The Metal Observer - Everything in Metal!

Band-Archives: Metalheads online.  
# | A | B | C | D | E | F | G | H | I | J | K | L | M | N | O | P | Q | R | S | T | U | V | W | X | Y | Z By country | By style | By reviewer






Band history still to come.

More Underground Reviews
Current Updates
Print article
Rating explanation



My Tide - Love, Lies, Anguish (6/10) - Germany - 2006

Genre: Gothic Rock
Label: Self-production
Playing time: 45:31
Band homepage: My Tide

Tracklist:

  1. You’ll Never Know
  2. Ember
  3. No God Behind Your Back
  4. Erntezeit
  5. Blood Against Oblivion >mp3
  6. Why Can’t You Die Alone
  7. Tag Des Engels
  8. Waiting For Madness
  9. Whores
  10. People Starring Wild
  11. You’ll Never Know (Wet Panties Version)

A follow up to 2002’s “Impressions From A Dying World, “Love, Lies, Anguish” is the second full-length album from German power trio MY TIDE.  The band plays a decent blend of Gothic Rock and Alternative Rock, and while their sophomore effort is competent enough, these guys still have a ways to go if they want to get signed.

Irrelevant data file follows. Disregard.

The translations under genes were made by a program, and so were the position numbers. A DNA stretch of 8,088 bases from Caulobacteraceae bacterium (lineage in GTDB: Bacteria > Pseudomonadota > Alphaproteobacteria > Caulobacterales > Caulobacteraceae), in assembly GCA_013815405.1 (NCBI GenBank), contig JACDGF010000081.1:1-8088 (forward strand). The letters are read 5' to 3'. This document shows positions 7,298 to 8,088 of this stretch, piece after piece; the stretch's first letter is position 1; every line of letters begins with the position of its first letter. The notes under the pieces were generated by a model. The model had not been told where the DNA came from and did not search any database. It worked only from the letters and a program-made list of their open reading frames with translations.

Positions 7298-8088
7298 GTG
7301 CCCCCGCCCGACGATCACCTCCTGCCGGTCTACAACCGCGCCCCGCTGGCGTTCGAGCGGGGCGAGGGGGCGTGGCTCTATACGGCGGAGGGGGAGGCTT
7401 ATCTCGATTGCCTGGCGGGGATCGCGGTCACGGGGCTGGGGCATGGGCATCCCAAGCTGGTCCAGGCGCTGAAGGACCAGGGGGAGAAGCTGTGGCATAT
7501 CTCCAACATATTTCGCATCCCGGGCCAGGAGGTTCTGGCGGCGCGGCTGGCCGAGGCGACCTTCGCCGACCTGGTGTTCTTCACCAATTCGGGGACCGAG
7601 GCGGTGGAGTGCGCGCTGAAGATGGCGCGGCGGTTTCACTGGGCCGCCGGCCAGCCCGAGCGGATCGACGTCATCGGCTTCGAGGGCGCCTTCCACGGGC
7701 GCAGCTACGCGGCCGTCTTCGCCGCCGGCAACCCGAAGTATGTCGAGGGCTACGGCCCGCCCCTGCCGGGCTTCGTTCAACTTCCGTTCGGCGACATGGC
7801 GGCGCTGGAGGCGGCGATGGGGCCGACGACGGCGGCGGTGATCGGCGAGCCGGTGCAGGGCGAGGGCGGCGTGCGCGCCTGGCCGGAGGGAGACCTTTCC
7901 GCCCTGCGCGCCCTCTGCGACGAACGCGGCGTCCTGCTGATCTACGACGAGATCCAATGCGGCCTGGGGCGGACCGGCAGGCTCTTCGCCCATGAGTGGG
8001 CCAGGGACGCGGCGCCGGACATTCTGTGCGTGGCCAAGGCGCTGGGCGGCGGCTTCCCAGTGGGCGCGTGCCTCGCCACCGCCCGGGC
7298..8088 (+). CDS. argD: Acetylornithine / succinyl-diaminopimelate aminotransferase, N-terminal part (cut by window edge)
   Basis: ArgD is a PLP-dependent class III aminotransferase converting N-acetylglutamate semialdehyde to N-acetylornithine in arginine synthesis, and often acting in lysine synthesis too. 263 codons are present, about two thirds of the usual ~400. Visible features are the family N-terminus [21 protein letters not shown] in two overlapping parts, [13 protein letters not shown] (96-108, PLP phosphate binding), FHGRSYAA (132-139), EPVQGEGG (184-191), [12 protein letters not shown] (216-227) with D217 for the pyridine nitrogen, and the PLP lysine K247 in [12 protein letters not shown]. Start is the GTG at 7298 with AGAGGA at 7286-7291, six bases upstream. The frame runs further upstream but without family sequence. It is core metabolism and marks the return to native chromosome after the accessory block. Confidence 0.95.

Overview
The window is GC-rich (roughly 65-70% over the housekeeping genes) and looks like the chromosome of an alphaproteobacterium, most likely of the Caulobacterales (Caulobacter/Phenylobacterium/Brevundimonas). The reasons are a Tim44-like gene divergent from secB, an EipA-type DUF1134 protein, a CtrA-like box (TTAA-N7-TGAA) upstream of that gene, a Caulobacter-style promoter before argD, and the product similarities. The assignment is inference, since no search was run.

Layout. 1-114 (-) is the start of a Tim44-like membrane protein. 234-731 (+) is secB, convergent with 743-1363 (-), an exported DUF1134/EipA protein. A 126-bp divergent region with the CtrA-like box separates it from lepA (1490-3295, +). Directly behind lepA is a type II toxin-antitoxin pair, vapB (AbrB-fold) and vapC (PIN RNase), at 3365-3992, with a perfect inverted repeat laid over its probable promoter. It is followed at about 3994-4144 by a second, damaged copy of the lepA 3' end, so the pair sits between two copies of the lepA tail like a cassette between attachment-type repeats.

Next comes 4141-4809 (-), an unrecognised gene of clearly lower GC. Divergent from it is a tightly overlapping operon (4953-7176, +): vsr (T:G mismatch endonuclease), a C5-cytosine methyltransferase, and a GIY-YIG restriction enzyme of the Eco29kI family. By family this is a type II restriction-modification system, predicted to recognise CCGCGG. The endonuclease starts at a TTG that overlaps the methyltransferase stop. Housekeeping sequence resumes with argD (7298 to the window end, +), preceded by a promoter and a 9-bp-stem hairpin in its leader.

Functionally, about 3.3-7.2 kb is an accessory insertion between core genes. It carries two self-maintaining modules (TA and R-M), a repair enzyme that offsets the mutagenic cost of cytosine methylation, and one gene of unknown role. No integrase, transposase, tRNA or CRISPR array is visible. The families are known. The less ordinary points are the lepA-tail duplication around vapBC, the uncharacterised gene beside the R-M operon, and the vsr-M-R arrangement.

The album starts out on the right foot with “You’ll Never Know”, a catchy little Alt piece, but it things quickly take a turn for the worse with the bland “Ember” and the Gothic “No God Behind Your Back”.  Things get a bit heavier with the German-language track “Erntezeit”, which features vocalist Stefan Frost growling as hard as he can.  Sadly, it doesn’t sound all that spectacular.

 

As is the norm with Gothic Metal, there isn’t a whole ton of innovation on “Love, Lies, Anguish”.  The majority of the album’s tracks all seem to run together.  Only a select few songs stand out amidst all the filler, such as the aforementioned “You’ll Never Know” and “Blood Against Oblivion”, a track which is enhanced by effective use of female vocals.

 

Overall, “Love, Lies, Anguish” is a very mediocre album, but it does have a few moments of brilliance.  The use of high-pitched female vocals to complement the low-pitched male vocals works extremely well in certain songs (“Blood Against Oblivion”).  It’d be interesting to see how the persistent Frost and company will use them on the inevitable third release.  While they’re at it, a little more deviation from the norm would be nice, as well.

(Online May 24, 2007)

Mitchel Betsch



© 2000-2013 The Metal Observer. All rights reserved. Disclaimer